I know, I know. No one likes this word. Obedient. We associate it with other words like dependence, restraint or constraint. Yet Scripture tells us that obedience is what we are called to (Romans 1:5), that it’s beautifully liberating (2 Corinthians 3:17), and that it’s the path to our reward (Philippians 3:20). Being obedient to God’s commands goes against practically everything our culture tells us, but it’s what we are called to do – always (Deuteronomy 11:1). Jesus tells us in John chapter 14, verse 15 that if we love Him, we’ll keep His commandments, and James chapter 2, verses 14-26 elaborates on the importance of growing spiritually.

Our ability to discern God’s will for our personal lives will be hindered, however, if we aren’t being obedient. Romans chapter 12, verse 2 says, “Do not conform to the pattern of this world, but be transformed by the renewing of your mind. Then you will be able to test and approve what God’s will is–his good, pleasing and perfect will.”

The truth is, whether we like it or not, this verse doesn’t say that even if we’re living in the ways of the world, we’ll still be able to tell God’s will for our lives. If we choose to be more like the world than like Christ, then we, in turn, wander from Christ. This is an implicative conditional sentence, meaning, if one thing happens, then so does another. When this wandering happens, it gets hard to tell which way God wants us to go. Are we doing what He wants or just following our own desires?

But the good news is that the same is true of the opposite. If we choose to be more like Christ, then we are able to know His good, pleasing and perfect will.

This is why it’s so important to not only ask Jesus to be our Savior but to continue to grow in faith, to mature spiritually. The beautiful thing is that when we make the decision to press in wholeheartedly, God will speak to us – and we can trust this truth! Isaiah chapter 30, verse 21 says, “Whether you turn to the right or to the left, your ears will hear a voice behind you, saying, ‘This is the way; walk in it.’” Then in the book of John, Jesus tells us, “I am the good shepherd; I know my sheep and my sheep know me […] My sheep listen to my voice; I know them, and they follow me” (10: 14, 27). Sometimes God speaks through the urging of the Holy Spirit and other times in the wise counsel of those we trust. Regardless of how He’ll go about doing it, the point is, He will.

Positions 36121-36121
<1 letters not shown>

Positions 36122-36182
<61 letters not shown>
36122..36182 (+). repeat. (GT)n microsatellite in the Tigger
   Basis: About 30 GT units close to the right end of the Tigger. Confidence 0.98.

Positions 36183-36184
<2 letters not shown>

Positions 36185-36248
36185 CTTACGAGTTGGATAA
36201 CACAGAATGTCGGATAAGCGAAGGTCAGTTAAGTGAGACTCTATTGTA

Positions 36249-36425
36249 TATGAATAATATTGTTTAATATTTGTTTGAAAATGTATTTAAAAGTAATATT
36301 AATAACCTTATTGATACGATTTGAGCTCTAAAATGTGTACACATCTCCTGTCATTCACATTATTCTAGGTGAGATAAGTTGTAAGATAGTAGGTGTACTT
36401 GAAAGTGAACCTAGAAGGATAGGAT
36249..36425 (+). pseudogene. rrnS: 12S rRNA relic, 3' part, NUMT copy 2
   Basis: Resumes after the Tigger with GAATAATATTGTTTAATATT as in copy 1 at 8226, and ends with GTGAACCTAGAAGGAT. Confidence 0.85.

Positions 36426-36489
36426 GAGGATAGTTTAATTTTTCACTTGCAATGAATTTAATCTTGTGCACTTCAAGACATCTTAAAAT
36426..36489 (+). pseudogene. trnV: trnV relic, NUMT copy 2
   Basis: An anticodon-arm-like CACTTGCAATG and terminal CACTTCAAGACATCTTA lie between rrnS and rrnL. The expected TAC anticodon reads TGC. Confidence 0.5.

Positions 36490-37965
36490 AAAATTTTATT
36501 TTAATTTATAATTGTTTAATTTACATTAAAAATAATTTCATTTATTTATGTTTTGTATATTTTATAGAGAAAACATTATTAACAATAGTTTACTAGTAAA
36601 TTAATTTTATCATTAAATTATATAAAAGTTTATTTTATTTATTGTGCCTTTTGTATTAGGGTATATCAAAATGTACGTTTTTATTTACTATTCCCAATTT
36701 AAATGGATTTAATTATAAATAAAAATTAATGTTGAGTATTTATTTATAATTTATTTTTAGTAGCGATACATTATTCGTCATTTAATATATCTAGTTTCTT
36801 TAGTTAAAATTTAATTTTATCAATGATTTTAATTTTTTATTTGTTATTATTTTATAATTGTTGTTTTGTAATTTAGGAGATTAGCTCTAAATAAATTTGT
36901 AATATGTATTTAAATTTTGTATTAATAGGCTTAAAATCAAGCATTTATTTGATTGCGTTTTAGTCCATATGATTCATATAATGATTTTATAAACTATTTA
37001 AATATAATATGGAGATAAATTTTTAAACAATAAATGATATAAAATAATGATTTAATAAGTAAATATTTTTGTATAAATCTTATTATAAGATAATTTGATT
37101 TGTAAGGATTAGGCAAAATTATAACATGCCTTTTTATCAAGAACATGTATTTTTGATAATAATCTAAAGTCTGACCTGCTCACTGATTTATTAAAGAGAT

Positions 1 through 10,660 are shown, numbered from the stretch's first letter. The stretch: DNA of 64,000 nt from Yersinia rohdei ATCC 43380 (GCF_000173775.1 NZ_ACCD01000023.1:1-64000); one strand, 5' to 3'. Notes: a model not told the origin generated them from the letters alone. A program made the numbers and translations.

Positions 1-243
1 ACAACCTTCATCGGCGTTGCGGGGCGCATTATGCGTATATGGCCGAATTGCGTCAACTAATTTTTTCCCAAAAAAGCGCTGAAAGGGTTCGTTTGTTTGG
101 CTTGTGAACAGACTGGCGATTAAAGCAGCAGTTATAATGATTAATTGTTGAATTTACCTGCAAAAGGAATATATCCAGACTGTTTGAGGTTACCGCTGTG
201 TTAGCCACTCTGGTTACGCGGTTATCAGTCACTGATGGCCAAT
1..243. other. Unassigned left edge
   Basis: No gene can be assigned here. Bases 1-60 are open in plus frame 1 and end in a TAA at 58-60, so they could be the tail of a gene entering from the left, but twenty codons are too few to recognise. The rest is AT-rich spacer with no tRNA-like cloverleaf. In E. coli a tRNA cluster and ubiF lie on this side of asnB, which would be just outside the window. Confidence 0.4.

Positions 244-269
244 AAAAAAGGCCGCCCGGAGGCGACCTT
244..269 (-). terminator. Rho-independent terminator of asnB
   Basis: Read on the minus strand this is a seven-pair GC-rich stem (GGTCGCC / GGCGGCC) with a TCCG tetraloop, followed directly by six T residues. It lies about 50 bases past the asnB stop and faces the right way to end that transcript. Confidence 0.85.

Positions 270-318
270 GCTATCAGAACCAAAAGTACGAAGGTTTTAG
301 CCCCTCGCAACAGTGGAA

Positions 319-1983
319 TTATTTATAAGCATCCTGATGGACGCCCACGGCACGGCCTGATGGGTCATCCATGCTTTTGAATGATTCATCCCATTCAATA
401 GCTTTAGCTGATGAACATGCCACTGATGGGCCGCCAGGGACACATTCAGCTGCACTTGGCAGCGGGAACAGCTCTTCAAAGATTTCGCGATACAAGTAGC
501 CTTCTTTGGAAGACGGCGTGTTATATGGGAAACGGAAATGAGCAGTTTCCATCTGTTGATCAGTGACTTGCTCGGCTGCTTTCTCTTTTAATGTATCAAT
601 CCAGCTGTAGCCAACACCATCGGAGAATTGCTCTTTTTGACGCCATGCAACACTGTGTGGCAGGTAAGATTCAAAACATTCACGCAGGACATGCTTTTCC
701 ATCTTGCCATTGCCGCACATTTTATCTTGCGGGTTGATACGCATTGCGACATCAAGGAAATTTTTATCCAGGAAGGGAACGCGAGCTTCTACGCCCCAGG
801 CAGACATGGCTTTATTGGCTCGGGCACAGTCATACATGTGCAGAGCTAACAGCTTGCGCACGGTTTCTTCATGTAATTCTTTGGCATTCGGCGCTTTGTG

When we grow, ask, and listen, we must be prepared to hear from God. And one more decision awaits: will we obey His answer to us?

If you know you haven’t been obedient, you can ask God to redeem you and then walk in obedience. If you’re feeling overwhelmed trying to be obedient to God’s commands when doing so is hard, be encouraged. Not only are you living how God called you to live, you’re being a light to others when you may not even know it.

Let us live up to (Philippians 3:10) the grace by which we are saved (Ephesians 8:9).

 

 

Why We Should Pay More Attention to Quiet Leaders

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Photo by Alyssa Joy Photography | website | Instagram 

This post first appeared in Grit and Virtue.

Humility is rare. Much of the reason humility is quite so sparse is because it has never really been a value that has been popularized – ever. Today’s society values individualism, materialism, wealth, celebrity, and competition, just to name a few. The idea of being humble flies in the face of most of what our culture tells us to pursue. But God instructs us over and over to be humble.

Interestingly enough, meshing humbleness and leadership together can get pretty tricky. We often look to those in prominent leadership positions to use as guides by which to model ourselves. This is natural because these are the people easiest to see. Take for instance, pacers. In half and full marathons, pacers are the runners carrying long, pencil-thin sticks with a sign attached at the top which reads a particular time, such as 2:30 or 1:45. If you stay with the pacer of the time indicated on his/her sign, you too will arrive at the finish line in that amount of time. Similarly, in life, we expect the same result. This is why choosing our role models is so very important.